Thursday, 15 December 2011

ARES Intergalactic Leadership

Over the past year or two I have written, rather infrequently, about RAC, and most of it has not been very complementary. I make no secret of my hate for those unelected individuals who have driven RAC into the ground, nor do I have any time for those unelected and appointed “Empire Builders” and “Control Freaks” who have been trying to turn the ARES organization into a clone of the Canadian Army Communications Branch.

So tonight I thought that rather sit here and bitch about what is going on in RAC ARES, I would give some constructive ideas, and see if anyone pays attention.

I have said many times before that ARES in Canada needs to be completely revamped if it is to survive. Is that a hard job? No, it can be accomplished in about 18 months if the powers that be really want to.

How to do it.....

For a start the VPFS should begin by sending a letter to each authorized ARES group, and ask for an annual report on everything they have done in the past 12 months. This would include meetings, deployments, training, other activities etc. Groups who fail to do this should be told that they would no longer be a recognised ARES group and lose the right to use "ARES" name.

Here’s the bottom line: If you’re not holding regular ARES meetings, if you’re not conducting regular, and ongoing training, or if you do not practice deploying to the field on a very regular basis, you’re not much of an ARES group anyway.

A basic and simple ARES course needs to be put together and made mandatory for all ARES members. RAC needs to provide a formal certificate that EC’s can present to their members, when they have completed this course. The course needs to have the following subjects covered:

a. What is ARES?
b. Personal Safety.
c. NTS training.
d. How we deploy.
e. Portable antennas.
f. Personal readiness.
g. Operator and logger duties.
h. NVIS antennas.
i. Digital operations.

Remember, this is a basic course, designed to get an operator up to speed so that they can fill a position in the team. We’re not looking for professional high speed CW Ops, but we are looking for a competent operator, who with some more “on the job training” will be an asset to their team.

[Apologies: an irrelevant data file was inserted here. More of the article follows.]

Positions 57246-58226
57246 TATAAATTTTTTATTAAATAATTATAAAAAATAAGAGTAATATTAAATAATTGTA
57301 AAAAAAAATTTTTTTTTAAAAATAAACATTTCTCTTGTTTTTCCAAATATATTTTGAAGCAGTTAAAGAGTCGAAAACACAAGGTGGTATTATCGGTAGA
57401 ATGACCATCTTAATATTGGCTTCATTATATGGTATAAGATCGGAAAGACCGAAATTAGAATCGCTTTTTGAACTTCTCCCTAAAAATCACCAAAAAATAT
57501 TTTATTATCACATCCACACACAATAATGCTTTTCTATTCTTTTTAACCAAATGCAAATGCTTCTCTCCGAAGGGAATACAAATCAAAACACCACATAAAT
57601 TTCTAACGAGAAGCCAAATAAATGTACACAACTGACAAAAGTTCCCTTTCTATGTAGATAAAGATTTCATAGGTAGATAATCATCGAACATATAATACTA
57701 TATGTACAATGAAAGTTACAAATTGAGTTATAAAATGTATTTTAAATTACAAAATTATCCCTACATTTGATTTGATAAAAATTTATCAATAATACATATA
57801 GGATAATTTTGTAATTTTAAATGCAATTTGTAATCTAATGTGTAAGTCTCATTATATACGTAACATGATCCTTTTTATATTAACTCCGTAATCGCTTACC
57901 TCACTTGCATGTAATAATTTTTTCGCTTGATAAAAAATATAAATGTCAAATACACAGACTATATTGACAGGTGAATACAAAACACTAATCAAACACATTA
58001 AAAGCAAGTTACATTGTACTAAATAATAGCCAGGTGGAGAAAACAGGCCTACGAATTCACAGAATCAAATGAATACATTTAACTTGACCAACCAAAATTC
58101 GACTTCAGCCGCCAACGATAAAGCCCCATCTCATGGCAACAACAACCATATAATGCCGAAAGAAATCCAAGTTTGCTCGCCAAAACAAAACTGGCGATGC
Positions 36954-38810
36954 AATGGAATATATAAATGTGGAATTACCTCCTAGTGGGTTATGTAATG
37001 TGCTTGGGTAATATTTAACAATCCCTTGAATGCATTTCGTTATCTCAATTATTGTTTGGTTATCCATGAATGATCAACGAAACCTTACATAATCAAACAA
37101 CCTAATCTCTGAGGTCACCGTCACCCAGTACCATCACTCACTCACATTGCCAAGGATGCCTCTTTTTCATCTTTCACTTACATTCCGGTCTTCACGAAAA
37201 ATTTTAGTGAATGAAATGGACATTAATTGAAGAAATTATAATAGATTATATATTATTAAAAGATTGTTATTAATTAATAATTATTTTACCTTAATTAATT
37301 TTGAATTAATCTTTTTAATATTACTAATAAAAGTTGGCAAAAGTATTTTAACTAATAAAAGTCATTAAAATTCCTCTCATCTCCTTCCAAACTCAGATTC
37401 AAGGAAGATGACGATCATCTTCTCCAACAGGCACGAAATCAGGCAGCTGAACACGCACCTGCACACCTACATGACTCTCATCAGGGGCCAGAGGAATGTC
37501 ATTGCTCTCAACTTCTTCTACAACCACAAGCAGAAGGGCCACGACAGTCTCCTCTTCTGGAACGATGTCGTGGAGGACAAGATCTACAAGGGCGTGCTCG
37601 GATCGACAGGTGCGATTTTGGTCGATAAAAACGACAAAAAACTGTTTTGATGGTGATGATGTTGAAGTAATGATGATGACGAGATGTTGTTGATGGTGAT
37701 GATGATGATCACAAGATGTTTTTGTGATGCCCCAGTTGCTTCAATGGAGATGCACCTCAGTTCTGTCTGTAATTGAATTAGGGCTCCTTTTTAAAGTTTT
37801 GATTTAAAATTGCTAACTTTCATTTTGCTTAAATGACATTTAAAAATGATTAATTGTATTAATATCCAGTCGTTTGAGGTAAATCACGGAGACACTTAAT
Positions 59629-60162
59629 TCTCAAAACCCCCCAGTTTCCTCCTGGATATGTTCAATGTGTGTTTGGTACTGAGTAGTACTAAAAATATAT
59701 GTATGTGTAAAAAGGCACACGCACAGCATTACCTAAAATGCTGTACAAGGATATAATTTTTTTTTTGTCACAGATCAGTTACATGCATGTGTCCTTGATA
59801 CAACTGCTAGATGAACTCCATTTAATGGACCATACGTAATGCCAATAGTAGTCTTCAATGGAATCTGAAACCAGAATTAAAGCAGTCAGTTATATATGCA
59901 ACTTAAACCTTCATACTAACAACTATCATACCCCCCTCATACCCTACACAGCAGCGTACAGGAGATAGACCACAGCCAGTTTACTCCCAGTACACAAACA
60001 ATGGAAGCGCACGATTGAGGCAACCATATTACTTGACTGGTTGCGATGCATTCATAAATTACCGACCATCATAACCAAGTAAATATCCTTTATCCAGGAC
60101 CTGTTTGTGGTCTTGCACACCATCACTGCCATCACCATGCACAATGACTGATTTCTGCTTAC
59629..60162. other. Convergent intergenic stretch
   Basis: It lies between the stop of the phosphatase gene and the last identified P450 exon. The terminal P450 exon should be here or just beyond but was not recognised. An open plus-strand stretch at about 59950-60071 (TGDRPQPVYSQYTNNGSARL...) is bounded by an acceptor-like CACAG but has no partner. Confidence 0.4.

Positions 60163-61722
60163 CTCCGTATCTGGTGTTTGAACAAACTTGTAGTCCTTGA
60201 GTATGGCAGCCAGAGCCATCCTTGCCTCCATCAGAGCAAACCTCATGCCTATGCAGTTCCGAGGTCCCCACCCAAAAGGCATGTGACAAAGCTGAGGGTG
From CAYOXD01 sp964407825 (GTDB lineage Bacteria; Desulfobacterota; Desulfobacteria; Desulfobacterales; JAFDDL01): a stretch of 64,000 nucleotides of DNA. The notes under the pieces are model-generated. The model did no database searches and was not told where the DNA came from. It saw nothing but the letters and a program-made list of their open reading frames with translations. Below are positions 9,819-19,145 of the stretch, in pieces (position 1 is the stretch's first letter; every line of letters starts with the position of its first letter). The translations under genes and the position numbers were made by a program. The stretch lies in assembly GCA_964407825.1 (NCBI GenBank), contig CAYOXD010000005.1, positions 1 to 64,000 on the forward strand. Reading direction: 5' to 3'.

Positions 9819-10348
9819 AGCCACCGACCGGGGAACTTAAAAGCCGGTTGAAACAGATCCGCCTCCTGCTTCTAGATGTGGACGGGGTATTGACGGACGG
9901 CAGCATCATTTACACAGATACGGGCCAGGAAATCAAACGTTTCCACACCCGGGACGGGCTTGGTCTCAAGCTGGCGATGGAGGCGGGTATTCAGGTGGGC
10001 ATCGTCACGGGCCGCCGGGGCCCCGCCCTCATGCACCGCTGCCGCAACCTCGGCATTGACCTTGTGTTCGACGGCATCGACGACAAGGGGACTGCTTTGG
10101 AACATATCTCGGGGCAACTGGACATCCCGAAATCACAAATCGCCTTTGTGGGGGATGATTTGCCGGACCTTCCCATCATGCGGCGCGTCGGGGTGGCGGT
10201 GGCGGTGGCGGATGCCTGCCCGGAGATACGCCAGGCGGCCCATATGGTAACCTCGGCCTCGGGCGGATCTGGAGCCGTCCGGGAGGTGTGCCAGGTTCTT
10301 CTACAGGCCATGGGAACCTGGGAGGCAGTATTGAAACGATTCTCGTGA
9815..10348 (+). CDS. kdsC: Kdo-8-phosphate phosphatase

The VPFS needs to then look at the current RAC rules on how an EC is appointed. According to RAC an EC is appointed for a period of two years, but can be extended for a further two year period. This has not been enforced and currently I know of at least two EC's who have been in place for over 12 years. The two year term for an EC should be rigidly enforced. The same goes for the DEC's as well. Too many of them have been around for far too long. This is not a way of attracting new members. New membership means new blood and new blood means new ideas and an invigorated organisation which is what we need.

The VPFS needs to highly encourage participation in both summer and winter field days, these are outstanding training opportunities that are under utilized by many groups. How many groups only train in the warm months?  Do we only expect to get called out when we can wear shorts and t-shirts?

Participation in both District and Provincial SET's should be mandatory, and Groups should be strongly encouraged to undertake monthly refresher training.  And how many groups never send in a monthly activity report that should be sent to the SEC?

An advanced course for DEC's and EC's needs to be developed.....keeping in mind that these guys are volunteers and not professional radio operators. They need to have family time as well! A well supported, well laid out resource website that is kept up-to-date is desperately needed.

This is not rocket science!! One of the biggest problems ARES has is the "over engineering" that goes on as people continue to build their empires. This too must stop. We need to stop being governed by committee, and we certainly do not need several layers of management above the local groups.

For Gods sake people, remember the KISS principle!!

ARES has a good role to play in their local communities, it also has a great role to play in the PR role for ham radio as a whole.  But if we continue to deploy untrained, or half trained, operators we will get no respect, and sooner, rather than later, our clients will stop using ARES and find another way to communicate.

If you agree with this, let Doug Mercer the VPFS know. His email is:   I’m sure he would be interested in your thoughts on ARES. If you don’t agree with my ideas, just spin the VFO and keep moving along.


  1. Very nice post provided by you on leadership. I find this post very descriptive, many thanks for sharing this experience.
    Future Leader

  2. Right on Bill! Like you I have been involved in ARES for many years, and like you I am a current EC.

    You have hit the nail right on the head with this blog entry.

    I agree most whole heartedly about using the KISS system, I too am getting very tired of the over engineering going on. Empire building and control freaks indeed!